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Alan Averill

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Ulsect | ‘Ulsect’

It would be a crime against music not to recommend certain albums, and loudly.

This has been out since May, and ashamedly I’ve put off reviewing it for a sheer lack of superlatives since that point.

Capturing this – trying to, rather – feels pointless.

The best one can really do in the face of such powerful, air-sucking power is to just say get it – then close the door, sit, stare, and allow yourself to be absolutely overcome by its tumble of molten scree.

Granted that is probably not so helpful a musical description. But that’s because describing it feels a little redundant in the face of simply listening to it and being taken inside the singularity.

Colossal Force

The guys in Ulsect come from Textures and Dodecahedron, who were and are both fantastic bands.

They are not two bands you’d lump together though, other than where they’re from. Yet that’s what’s happened here.

It does not sound at all like what you’d expect from a fusion of the two bands.

There is none of Textures’ gilded melody.

And at the same time, for their part, Dodecahedron’s somewhat forebidding approach is somehow mellowed in their contribution here. The band members thus meet in some altogether other place.

And where is that exactly? The colossal force of this music suggests Mercury, Venus, the asteroid belt, or some other dimension where the solar system’s most violent collisions and eruptions sound. The pounding delivered by this fantastically heavy album makes the surface of the moon look like it has been merely pockmarked.

To break it down into individual tracks seems invidious. I know that takes credit away from the sublime creative effort that has so obviously gone into it, but it’s a backhanded compliment: it is not to be enjoyed in simple songs.

It is to be enjoyed as an extended tumult with periodic excesses of bombardment and ascension. One is simply a speck stranded on its escarpments and faces, powerless against its fearsome weathers.

Its accelerations and reversals beggar gravity.

Crushing Momentum

You seriously want to hear this thing. I haven’t been so smitten since Dodheimsgard’s ‘Ad Umbra Omega’.

Twenty years on, it recalls the spirit of Emperor’s ‘Anthems’, albeit without the stirring lyricism: the sheer daring in making extreme metal actually command such force and power is like some sort of magic, and that’s just on record – before experiencing this live. (One might simply expire.)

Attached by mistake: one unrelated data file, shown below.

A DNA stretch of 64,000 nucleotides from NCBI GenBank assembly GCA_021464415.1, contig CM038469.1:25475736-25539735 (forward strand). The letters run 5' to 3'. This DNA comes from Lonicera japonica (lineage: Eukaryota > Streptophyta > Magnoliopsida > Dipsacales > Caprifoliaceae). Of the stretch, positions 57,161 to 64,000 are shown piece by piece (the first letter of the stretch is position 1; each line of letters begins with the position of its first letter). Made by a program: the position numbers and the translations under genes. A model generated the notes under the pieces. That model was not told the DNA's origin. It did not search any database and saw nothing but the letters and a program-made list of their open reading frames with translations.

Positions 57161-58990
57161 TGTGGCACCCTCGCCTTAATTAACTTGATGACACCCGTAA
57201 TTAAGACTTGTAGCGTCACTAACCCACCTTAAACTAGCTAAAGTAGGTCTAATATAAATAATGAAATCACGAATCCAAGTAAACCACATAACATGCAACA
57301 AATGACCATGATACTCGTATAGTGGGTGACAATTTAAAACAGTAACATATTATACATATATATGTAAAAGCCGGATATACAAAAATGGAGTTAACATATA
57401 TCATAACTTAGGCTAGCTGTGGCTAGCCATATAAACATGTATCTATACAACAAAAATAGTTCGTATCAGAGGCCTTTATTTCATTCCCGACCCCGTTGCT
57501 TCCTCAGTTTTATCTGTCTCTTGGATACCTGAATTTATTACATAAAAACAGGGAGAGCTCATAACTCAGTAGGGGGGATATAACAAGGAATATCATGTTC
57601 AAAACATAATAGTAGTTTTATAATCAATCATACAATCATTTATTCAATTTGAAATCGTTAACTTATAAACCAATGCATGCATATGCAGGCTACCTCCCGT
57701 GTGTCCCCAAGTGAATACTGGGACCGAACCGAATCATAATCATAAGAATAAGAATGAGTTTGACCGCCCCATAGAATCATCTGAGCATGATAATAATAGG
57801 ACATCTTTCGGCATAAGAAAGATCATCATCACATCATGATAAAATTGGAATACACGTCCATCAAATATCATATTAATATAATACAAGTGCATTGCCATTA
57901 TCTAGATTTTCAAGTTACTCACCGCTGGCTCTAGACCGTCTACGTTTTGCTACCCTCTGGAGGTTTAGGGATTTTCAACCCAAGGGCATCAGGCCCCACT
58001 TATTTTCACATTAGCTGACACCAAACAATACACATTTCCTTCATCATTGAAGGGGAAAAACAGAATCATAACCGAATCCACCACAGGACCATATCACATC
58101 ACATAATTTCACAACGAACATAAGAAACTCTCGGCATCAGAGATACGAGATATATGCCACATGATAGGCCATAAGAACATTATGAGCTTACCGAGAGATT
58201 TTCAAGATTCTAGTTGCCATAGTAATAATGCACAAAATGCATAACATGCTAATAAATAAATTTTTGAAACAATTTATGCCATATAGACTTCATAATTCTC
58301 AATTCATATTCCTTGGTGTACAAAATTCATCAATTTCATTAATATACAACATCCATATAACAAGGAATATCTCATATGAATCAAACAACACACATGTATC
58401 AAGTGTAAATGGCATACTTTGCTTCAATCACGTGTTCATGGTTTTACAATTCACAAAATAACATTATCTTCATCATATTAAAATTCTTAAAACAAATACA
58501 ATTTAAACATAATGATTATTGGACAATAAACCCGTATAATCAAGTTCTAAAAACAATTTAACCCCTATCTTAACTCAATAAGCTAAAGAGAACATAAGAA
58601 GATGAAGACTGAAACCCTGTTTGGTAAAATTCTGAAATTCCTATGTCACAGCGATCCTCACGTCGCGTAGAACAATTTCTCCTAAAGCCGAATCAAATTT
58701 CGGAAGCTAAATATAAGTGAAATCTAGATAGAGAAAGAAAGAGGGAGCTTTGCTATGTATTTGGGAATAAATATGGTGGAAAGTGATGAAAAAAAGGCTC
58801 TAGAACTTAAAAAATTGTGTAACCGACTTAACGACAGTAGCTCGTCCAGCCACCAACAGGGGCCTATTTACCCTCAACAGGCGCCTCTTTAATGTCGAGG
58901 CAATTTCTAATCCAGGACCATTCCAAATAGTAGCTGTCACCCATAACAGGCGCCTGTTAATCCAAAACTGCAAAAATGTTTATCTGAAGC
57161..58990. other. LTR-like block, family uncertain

Of course it sounds nothing like it. I mean that what has been achieved here is a harnessing of musical momentum whose energy is absolutely unstoppable. In ‘Anthems’ case that energy went nightward; in this case it comes down from the heavens like the sky itself falling in.

So there we go. Make of that what you will. For my money this is a modern classic in the making, embarrassed by a simple accolade like ‘the best of 2017’, and deserving of a place in the home of any underground enthusiast.

To just extend the Emperial metaphor an instant, the only thing I can do is quote them in what I feel is the best possible upsum of this remarkable band:

“No measurement can prove their weight.”

5/5 – Earl Grey ::: 11/07/17

  1. No good then Ted

  2. loada balls

  3. truly amazing record. very addictive too. My personal favourite this year.

  4. Eoin McLove Says:

    The music sounds potentially interesting but the atmosphere is undermined by the death core vocals.

  5. Panopticon Says:

    My sentiments exactly. Review piqued my interest so gave a listen. Music sounding interesting but when the vocals came in I knocked it off.

  6. Earl Grey Says:

    Give it a few more spins lads. I dont find the vocals off putting at all – in fact I find them impressively back in the mix, not forward at all – to me they’re much more of another instrument or sound in the palette, certainly not some ‘bro. Keep at it, its so rewarding.

  7. Tis almost like a hardcore version of Ulcerate in places. I like it.

  8. My favourite record of the year so far. The vocal style wasn’t what I expected but not in a bad way. As a whole, I found it a fresh new take on modern DM.

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